Toro Toro (meaning “Mud Mud” in the indigenous Quechuan language) is a small town 200km north of Sucre in the Toro Toro National Park known for it’s interesting geological formations and dinosaur footprints. Everyone that we’ve met that has been there said it was one of the highlights of their Bolivian trip and they couldn’t recommend it highly enough. Alestair, the French cyclist we rode with back in Patagonia, attempted to cycle to Toro Toro in March but he only made it halfway as he was told that the road further on was washed away. However we knew that the route was possible, by bike at least, because Cass and Andy, the cyclists that we met in Sucre, had come from Toro Toro and we had read about their route online (you can read it and see more photos here). As we only had a few weeks left on our Bolivian visa we had to decide where to ride and prioritise what we were going to see, and Toro Toro made it to the top of the list. We knew it would be a hard route but we felt like we were up for the challenge.
For five days we rode over mountains, in dry river beds and on dirt roads. We love this type of riding which is well away from the main roads and busy traffic, being self sufficient and spending very little money. We were in the middle of rural nowhere, passing only the tiny villages that never see tourists and rely on the land to survive. The locals were all genuinely interested in what we were doing and where we were going, often telling us the road was “muy malo” (very bad) up ahead and most of the time they weren’t wrong. Camping was also easy, though not always hidden from road but when the only passing traffic is the cows munching grass outside the tent at 2am, it doesn’t matter! There was a lot to love about this route.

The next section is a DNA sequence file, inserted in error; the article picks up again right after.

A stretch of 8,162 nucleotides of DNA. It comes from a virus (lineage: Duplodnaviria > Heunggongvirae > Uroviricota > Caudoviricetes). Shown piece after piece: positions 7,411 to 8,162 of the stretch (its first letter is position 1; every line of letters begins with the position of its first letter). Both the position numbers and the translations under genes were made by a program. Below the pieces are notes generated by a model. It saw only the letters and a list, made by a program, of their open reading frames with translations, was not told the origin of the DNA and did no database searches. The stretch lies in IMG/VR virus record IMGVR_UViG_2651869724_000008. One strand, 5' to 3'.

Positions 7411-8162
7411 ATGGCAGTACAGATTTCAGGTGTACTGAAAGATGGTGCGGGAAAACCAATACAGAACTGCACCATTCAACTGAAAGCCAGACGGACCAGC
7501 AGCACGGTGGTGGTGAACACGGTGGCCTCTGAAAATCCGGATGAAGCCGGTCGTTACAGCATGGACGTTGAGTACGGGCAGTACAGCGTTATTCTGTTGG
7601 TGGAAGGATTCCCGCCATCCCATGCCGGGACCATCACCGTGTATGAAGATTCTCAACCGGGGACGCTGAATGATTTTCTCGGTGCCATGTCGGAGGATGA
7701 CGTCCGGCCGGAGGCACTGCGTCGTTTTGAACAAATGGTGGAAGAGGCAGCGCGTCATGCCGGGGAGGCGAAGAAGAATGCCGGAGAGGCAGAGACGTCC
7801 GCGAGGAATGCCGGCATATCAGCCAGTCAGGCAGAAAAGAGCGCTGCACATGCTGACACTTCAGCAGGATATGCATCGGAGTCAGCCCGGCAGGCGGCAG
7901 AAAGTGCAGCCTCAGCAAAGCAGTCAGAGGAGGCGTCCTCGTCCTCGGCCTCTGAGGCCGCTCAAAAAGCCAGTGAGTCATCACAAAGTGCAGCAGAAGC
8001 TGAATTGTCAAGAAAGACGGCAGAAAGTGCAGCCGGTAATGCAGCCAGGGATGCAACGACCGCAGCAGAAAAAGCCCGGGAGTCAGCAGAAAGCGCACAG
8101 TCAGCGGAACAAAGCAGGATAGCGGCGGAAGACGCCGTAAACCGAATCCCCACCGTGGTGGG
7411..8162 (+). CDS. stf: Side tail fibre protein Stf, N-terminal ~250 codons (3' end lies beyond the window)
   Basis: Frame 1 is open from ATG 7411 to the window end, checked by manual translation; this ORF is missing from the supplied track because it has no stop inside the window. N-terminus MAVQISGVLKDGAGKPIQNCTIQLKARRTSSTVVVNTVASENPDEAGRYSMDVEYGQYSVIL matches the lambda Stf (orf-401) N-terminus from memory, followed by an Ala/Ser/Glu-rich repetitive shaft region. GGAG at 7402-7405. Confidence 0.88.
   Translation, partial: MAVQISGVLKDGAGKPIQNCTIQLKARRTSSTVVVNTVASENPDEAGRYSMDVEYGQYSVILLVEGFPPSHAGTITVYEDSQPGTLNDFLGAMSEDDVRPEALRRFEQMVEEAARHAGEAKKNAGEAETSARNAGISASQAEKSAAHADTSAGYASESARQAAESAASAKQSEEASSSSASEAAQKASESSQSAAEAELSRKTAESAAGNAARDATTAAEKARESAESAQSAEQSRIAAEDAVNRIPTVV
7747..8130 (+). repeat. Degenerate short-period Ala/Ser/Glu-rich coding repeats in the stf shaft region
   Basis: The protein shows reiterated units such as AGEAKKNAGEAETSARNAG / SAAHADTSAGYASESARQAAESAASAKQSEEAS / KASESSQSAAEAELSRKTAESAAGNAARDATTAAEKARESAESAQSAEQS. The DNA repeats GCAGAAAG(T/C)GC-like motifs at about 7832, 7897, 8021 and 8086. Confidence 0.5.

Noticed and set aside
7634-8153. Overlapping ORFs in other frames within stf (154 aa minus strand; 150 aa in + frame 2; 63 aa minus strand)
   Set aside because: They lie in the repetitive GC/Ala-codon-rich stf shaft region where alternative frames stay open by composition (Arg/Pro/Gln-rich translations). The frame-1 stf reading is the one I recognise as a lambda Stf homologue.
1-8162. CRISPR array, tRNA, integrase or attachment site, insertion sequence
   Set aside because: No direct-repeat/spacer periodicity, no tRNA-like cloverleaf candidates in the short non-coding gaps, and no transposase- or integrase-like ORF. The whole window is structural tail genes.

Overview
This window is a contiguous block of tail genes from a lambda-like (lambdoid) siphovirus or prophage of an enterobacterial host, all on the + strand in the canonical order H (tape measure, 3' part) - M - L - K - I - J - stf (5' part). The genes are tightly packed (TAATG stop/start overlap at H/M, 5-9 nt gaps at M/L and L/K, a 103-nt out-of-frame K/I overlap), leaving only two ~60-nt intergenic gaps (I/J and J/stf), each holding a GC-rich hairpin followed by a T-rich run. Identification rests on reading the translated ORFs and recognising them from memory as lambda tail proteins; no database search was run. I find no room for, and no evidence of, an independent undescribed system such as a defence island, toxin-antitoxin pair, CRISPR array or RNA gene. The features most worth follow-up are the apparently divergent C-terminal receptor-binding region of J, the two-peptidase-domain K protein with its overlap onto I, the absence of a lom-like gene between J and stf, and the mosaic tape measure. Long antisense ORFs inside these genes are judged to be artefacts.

It wasn’t always sunshine and rainbows though, with loose surfaces, dust caked drivetrains and ridiculously steep inclines the riding was tough going. We had one of the hardest days from the town of Poroma which when we’d looked at the map we thought might be quite an easy day. It was anything but easy. The big descent down to Poroma with 1000m elevation loss skewed the profile of the rest of day, making it look fairly mellow but the climbs were brutally steep.
One day we were treated to a singletrack downhill trail, which was the only way to access the small village of Viru Viru. It was a town of barely ten families, had no shop but did have a medical centre where we filled up our water bottles. Despite the lack of, well, anything in town there was actually 4G phone signal, as a few locals were browsing Facebook and sending WhatsApps, which was unexpected.
The building of health centres, flash football pitches and development of rural mobile signal are all the work of the current president, Evo Morales, who is either doing great work or is corrupt as hell depending on who you speak to. For a bit of background into Bolivian politics, Evo has been president since 2006 but only because he changed the constitution so that he could remain in power after his second term ended. He’s the first president to come from a campesino (country folk, literal translation: ‘peasant’) background and as 60% of the population are campesinos, he plays to this majority and proclaims that he’s doing everything for them – to provide safe drinking water, build schools, roads and irrigation systems and our favourite, to “start to plan to irradiate rural poverty”. Doing what, we don’t know but they have put a sign up saying they are going to start thinking about it! (Billboards showing what he’s doing line every road).